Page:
The eating and drinking out market has seen the biggest fall in spending for a year, as consumers cut back.
Figures released today by Deloitte’s Leisure Consumer report showed that eating out in the third quarter of 2017 (July-September) was down eight percentage points against the same period the year before, while drinking in pubs, cafes and restaurants has fallen by five percentage points.
Eating and drinking out in the fourth quarter of 2017 is expected to drop by four percentage points as compared to Q4 2016.
The quarterly survey of 3,000 UK adults found that almost every leisure category has seen a decline in spending since Q3 2016, indicating that consumers are more cautious compared to last year with millennial consumers feeling the pinch more than any other age group.
As a result of rising inflation and lower disposable income millennials are planning to spend less across the majority of leisure categories over the next three months compared to spending intentions at the same time last year.
However, those aged over 55 have been less affected by cost pressures, but intend to cut back on future leisure spending across a number of categories, including habitual spending and holidays.
Holiday spending saw a decline, with spending on short breaks falling by three percentage points and longer breaks down two percentage points since Q3 2016. Spending on attending live sports events remained flat and was the only leisure category not to see a fall in spending.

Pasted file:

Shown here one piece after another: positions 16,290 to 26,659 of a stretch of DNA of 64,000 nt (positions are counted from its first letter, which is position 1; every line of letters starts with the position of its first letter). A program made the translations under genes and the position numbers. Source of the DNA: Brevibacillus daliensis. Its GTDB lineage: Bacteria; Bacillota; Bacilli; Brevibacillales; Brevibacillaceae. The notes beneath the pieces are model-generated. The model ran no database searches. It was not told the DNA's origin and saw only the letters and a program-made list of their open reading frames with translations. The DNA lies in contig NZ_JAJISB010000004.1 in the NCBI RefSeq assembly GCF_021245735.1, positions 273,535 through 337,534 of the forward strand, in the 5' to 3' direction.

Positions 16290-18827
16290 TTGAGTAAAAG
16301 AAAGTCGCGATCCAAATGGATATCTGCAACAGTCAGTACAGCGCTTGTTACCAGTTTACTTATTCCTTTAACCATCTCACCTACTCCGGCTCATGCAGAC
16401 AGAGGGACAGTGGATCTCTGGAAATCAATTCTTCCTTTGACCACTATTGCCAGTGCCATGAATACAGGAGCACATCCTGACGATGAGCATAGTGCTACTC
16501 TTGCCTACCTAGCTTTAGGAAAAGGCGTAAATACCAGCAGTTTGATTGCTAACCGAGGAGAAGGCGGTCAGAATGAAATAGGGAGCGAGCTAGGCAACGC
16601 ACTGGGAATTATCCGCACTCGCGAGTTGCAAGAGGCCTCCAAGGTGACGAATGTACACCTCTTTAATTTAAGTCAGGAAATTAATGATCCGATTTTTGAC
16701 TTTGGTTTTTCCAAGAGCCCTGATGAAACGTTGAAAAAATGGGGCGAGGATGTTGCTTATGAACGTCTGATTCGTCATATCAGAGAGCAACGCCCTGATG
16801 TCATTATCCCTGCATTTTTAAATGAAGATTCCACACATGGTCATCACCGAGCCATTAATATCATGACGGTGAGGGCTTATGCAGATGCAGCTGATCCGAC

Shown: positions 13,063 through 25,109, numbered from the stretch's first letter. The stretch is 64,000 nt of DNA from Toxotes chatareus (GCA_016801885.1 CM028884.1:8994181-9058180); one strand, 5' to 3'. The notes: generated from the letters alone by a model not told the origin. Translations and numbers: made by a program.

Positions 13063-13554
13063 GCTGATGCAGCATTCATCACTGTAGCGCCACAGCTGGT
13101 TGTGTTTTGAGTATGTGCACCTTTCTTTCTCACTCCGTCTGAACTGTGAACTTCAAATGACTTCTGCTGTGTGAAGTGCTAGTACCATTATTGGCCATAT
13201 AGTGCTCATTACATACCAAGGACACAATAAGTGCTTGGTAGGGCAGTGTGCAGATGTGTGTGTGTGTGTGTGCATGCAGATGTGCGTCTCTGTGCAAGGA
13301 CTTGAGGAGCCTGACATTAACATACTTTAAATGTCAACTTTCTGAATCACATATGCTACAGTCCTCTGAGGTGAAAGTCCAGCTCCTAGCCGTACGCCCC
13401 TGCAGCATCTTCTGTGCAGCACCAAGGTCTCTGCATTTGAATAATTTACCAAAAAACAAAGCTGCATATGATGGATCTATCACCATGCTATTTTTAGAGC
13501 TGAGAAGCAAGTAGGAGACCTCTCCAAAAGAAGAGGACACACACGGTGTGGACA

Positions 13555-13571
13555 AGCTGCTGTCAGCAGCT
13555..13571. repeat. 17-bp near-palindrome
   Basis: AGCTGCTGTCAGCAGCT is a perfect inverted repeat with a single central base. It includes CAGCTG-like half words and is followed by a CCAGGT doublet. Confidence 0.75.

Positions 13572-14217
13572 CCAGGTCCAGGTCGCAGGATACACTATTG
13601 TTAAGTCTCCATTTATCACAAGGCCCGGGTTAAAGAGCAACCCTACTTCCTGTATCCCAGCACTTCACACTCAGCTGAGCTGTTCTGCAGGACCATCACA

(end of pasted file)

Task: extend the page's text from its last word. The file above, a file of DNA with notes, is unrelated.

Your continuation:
Simon Oaten, partner for hospitality and leisure at Deloitte, said: “The combination of rising inflation and lower wage growth is stretching disposable incomes and causing consumers to rethink their expenditure. It is no surprise that we are seeing UK consumers tightening their belts.
“The well documented combination of rising inflation and minimal real wage growth has certainly impacted younger leisure consumers more than any other age group. As a result, millennials are reprioritising their leisure spending towards big ticket items, such as holidays and live sports. However, the fact that older consumers are no longer able to protect their leisure spending is a sign of a tipping point. It is likely that bars, restaurants and cafes will be feeling the effects of consumers’ self-imposed austerity measures.”
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